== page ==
Cisco C2960-48PST 50 Port Manageable Ethernet Switch
• Dual-purpose uplinks for Gigabit Ethernet uplink flexibility, allowing use of either a copper or a fiber uplink
• A dual-purpose uplink port and one Small Form-Factor Pluggable (SFP)-based Gigabit Ethernet port, with one port active at a time
• Scalable and secure ease of use functionality such as auto configuration with Auto Smart Ports and easy installation with Auto Install to lower total cost of ownership
• Enhanced troubleshooting for problem solving including link connectivity and cable diagnostics
• QoS for traffic classification and shaping to prioritize various applications including voice, video, and multicast applications
• Single IP address, syslog, and Simple Network Management Protocol (SNMP) management for a stack
• Baseline network admission control based on users, ports, and MAC addresses
|Total Network Ports|
|PoE Support Type|
|No. of Ports with PoE||48 x 10 Gigabit|
|Other Non-Network Ports|
|MAC Address Table Size|
|Built-in Flash Memory|
|Max. Power Consumption|
|Mean Time Between Failures (MTBF)|
Please note your statutory rights are not affected.
For further information regarding Scan's warranty procedure please see our terms and conditions
- 24 months
- DOA Period:
- 28 days
- RTB Period:
- 1 months
Date Issued: 20th Oct 2008
Port forwarding is a technique you’ll need to use to enable certain services if you’re using a router. If you don’t really care how it works, you can skip this section and just find out how to do it.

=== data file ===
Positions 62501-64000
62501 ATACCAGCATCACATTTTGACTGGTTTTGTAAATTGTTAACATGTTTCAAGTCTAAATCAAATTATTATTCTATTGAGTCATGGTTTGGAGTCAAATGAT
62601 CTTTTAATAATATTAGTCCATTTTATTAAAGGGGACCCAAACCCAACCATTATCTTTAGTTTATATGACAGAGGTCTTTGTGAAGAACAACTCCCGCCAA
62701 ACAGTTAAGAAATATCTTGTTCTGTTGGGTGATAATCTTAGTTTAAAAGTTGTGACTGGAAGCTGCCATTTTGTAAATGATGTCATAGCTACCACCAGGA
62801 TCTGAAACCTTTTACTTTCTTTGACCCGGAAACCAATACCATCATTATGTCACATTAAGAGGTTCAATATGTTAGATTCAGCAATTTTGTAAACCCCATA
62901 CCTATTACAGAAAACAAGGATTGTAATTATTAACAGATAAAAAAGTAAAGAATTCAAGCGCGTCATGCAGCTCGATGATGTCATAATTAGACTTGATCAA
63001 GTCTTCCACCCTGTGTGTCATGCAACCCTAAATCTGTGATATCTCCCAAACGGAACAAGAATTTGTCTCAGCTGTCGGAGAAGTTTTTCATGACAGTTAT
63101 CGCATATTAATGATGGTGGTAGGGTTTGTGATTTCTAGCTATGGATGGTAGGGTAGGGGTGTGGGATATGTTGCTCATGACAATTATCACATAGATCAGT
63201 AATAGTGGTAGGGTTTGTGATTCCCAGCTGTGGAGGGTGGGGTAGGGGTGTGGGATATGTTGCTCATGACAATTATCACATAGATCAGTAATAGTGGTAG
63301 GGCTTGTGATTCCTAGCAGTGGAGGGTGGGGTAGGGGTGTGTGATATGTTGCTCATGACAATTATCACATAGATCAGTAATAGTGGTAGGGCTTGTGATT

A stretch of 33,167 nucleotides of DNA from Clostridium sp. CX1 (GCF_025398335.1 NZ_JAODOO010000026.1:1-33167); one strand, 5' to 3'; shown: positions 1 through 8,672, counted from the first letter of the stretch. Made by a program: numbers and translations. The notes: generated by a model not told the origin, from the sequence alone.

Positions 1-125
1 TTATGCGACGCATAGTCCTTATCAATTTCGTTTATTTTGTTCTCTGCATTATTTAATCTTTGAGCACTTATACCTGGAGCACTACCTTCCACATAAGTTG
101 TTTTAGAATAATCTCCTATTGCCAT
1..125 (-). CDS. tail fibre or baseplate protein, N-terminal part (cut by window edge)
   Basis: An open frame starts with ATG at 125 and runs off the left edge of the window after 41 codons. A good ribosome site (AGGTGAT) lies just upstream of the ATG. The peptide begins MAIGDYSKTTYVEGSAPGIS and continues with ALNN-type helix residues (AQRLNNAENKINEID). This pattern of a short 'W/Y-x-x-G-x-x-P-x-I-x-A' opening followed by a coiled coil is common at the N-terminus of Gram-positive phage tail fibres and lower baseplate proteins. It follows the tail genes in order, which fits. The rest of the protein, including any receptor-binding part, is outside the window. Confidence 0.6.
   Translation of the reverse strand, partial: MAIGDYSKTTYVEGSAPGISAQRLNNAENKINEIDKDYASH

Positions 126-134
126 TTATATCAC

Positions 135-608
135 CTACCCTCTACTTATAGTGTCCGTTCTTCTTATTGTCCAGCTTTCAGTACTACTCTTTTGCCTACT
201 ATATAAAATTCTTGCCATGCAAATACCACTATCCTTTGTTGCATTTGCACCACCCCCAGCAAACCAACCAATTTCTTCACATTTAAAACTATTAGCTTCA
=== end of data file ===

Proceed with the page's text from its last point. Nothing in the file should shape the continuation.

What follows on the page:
Date Issued: 14th Jul 2008
It’s good to talk, but the way in which we get in touch with each other is changing. When once a letter, or a phone call over a shared line were the only ways to keep in touch with friends and relatives, there is now e-mail, instant messaging and text messages. The humble telephone isn’t sitting idly by, however. Telephony is evolving and it is using the Internet to keep up with the competition.
Date Issued: 26th Oct 2006
As a growing number of homes contain more than one computer, their users must find ways to network them. The primary purpose for creating a home network tends to be to provide Internet access to all computers within the house. There are other good reasons, however. These include enabling LAN gaming, data backups from one machine to another and the sharing of music within the home.